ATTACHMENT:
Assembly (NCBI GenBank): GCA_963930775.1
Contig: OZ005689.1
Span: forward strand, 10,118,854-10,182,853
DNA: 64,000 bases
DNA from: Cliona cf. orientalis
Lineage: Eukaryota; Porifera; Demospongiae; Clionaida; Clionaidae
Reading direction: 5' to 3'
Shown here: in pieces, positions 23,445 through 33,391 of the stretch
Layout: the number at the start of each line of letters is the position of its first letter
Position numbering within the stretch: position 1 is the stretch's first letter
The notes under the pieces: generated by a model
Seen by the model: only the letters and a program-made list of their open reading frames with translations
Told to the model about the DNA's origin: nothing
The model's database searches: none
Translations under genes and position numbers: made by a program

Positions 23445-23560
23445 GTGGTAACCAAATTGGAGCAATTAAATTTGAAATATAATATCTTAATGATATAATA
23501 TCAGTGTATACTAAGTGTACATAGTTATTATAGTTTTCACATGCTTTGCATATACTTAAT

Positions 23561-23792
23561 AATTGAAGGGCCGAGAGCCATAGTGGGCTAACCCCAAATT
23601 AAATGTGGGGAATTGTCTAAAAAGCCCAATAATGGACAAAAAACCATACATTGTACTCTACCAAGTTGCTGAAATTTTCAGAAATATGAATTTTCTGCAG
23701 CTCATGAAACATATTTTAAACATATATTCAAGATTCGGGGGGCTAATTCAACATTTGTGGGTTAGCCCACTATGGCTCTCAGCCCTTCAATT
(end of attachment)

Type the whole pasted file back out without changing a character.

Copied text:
Assembly (NCBI GenBank): GCA_963930775.1
Contig: OZ005689.1
Span: forward strand, 10,118,854-10,182,853
DNA: 64,000 bases
DNA from: Cliona cf. orientalis
Lineage: Eukaryota; Porifera; Demospongiae; Clionaida; Clionaidae
Reading direction: 5' to 3'
Shown here: in pieces, positions 23,445 through 33,391 of the stretch
Layout: the number at the start of each line of letters is the position of its first letter
Position numbering within the stretch: position 1 is the stretch's first letter
The notes under the pieces: generated by a model
Seen by the model: only the letters and a program-made list of their open reading frames with translations
Told to the model about the DNA's origin: nothing
The model's database searches: none
Translations under genes and position numbers: made by a program

Positions 23445-23560
23445 GTGGTAACCAAATTGGAGCAATTAAATTTGAAATATAATATCTTAATGATATAATA
23501 TCAGTGTATACTAAGTGTACATAGTTATTATAGTTTTCACATGCTTTGCATATACTTAAT

Positions 23561-23792
23561 AATTGAAGGGCCGAGAGCCATAGTGGGCTAACCCCAAATT
23601 AAATGTGGGGAATTGTCTAAAAAGCCCAATAATGGACAAAAAACCATACATTGTACTCTACCAAGTTGCTGAAATTTTCAGAAATATGAATTTTCTGCAG
23701 CTCATGAAACATATTTTAAACATATATTCAAGATTCGGGGGGCTAATTCAACATTTGTGGGTTAGCCCACTATGGCTCTCAGCCCTTCAATT